American Civil War Beginnings

Antietam, Maryland, Sunset, Sky, Clouds

This was among the most brutal, bloody and Godforsaken times in the usa. The Sixties in the South were bad for us, but the Civil War was much worse. Why the South”enjoyed Dixie” and wanted to make another nation within the United States, one below the Mason-Dixon Line, is hard to fathom. People in the South even utilised to wear Civil War”recreations,” like it had been”fun” somehow, where actors pretended to”die” in the major battles of the War, which has been described by historians as a war in which”brother killed brother.”

Anyway, the Civil War was between the northern United States, (the Union, or the North) as well as the southern slave states of the temporary Confederate States of America (the Confederacy, or the South), which was led by their elected president, Jefferson Davis. The Union included all completely free states and also the five slave-holding Border States, and its leaders were President Abraham Lincoln and the Republican Party, which was actually the original version of what later became the Democratic Party.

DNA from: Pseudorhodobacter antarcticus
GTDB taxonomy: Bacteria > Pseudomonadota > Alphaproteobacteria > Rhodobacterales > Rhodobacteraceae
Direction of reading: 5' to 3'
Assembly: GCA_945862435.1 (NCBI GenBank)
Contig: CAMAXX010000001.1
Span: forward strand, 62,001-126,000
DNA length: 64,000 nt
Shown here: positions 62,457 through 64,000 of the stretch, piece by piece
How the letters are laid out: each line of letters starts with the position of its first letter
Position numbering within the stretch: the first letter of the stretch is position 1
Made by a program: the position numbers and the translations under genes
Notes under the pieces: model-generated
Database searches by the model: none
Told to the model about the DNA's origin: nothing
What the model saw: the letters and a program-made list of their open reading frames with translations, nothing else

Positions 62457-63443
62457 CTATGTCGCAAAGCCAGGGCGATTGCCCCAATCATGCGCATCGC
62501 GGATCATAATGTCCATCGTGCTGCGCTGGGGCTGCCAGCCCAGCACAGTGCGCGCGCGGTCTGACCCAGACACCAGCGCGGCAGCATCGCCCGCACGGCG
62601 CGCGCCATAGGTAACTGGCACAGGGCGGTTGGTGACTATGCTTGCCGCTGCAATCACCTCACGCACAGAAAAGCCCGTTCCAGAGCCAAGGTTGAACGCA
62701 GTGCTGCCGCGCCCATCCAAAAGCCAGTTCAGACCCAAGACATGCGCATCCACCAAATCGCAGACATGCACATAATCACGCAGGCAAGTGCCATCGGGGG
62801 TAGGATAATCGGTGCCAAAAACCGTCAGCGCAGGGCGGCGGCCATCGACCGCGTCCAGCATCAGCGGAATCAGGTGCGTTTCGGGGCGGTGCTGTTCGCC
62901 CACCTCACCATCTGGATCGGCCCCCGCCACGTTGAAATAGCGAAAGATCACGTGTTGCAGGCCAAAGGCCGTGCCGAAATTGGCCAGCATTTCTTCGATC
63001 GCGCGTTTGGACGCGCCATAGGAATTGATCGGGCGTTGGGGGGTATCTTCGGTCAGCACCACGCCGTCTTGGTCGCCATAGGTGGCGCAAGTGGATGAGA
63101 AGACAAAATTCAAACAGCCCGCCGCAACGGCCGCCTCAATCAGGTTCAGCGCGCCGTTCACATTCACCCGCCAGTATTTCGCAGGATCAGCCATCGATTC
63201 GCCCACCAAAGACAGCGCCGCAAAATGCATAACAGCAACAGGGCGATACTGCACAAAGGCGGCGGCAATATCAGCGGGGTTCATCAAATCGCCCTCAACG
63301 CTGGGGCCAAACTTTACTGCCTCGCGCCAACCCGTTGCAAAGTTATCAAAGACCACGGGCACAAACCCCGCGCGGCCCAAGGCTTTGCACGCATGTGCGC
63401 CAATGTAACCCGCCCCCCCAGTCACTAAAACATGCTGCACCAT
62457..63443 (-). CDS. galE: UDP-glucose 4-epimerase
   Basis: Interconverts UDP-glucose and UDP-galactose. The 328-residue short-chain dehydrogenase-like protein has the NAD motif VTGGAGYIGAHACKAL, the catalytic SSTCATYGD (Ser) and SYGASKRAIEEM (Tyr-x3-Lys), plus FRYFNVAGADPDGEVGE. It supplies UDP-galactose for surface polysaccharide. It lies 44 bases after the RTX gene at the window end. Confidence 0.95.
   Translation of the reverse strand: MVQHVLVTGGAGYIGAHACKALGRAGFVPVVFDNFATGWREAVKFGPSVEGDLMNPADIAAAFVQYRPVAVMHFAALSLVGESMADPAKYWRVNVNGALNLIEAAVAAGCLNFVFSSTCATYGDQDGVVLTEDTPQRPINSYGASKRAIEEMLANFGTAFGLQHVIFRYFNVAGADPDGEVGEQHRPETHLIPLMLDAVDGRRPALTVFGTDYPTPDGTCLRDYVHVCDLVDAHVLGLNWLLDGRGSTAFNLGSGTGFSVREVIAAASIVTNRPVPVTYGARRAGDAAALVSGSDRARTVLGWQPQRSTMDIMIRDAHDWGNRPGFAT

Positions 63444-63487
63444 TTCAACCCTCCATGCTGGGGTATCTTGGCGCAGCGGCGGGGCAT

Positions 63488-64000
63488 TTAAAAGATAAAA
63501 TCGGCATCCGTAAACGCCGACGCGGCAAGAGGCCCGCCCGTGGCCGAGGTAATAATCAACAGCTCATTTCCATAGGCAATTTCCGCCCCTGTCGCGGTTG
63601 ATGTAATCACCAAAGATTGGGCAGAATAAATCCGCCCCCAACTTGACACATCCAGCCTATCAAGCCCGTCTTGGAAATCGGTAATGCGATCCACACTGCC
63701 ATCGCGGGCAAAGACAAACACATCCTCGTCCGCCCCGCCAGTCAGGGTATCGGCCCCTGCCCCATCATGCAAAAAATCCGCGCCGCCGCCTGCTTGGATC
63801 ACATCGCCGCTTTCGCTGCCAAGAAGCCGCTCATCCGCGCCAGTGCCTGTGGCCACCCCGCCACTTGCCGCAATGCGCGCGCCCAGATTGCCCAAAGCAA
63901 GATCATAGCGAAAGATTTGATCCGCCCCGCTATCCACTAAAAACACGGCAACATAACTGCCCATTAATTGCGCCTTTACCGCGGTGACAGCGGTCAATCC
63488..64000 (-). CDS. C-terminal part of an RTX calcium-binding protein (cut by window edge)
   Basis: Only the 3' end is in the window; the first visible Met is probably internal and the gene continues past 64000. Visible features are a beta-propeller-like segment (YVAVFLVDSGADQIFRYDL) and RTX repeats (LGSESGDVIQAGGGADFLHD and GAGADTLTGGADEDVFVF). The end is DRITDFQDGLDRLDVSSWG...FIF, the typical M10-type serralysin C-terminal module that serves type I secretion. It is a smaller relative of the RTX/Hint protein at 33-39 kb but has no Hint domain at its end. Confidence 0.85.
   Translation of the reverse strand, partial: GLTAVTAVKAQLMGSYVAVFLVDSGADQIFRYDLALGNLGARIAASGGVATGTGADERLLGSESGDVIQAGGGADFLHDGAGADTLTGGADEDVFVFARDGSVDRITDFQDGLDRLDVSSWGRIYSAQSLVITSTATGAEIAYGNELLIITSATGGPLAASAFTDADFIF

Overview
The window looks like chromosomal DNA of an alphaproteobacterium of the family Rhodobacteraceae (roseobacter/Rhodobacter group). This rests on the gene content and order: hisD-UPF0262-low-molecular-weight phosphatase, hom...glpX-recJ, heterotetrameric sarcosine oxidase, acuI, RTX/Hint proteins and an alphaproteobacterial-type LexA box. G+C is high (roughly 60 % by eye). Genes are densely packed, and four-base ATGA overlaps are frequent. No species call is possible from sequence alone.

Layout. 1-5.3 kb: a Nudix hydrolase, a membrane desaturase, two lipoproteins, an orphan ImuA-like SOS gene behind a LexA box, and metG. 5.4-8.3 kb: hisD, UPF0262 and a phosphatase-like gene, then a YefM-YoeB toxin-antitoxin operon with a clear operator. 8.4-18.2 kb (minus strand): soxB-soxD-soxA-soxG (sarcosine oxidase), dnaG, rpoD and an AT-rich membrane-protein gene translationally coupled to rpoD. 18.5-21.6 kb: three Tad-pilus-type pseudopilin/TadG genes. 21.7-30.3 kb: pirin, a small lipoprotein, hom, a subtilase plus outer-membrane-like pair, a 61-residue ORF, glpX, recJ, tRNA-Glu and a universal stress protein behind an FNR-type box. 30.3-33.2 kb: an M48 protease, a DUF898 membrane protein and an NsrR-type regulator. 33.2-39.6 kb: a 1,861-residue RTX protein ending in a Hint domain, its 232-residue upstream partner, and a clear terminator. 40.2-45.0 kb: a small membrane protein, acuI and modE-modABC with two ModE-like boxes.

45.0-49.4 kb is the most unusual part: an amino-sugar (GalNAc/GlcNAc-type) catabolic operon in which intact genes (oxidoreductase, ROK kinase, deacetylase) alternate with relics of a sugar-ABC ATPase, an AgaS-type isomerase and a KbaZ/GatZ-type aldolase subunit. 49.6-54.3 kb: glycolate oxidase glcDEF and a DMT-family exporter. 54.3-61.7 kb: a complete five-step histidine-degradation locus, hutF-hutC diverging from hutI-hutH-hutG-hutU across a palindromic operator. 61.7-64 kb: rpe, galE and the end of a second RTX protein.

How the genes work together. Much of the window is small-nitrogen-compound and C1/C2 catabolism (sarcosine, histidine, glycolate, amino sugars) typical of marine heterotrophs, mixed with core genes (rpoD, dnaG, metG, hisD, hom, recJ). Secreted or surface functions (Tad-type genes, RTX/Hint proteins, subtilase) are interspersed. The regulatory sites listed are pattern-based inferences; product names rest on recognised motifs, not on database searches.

The Republicans at that time opposed the expansion of slavery into USA owned territories abroad, and Lincoln’s victory in the presidential election of 1860 led to seven of the southern states declaring secession from the Union, which happened before Lincoln took office.

President Lincoln soon formed up a huge volunteer army of northerners, but four more southern states then declared their secession. Over the first year of the war, the Union assumed management of the Border States, establishing a naval blockade, but both sides amassed enormous armies and resources.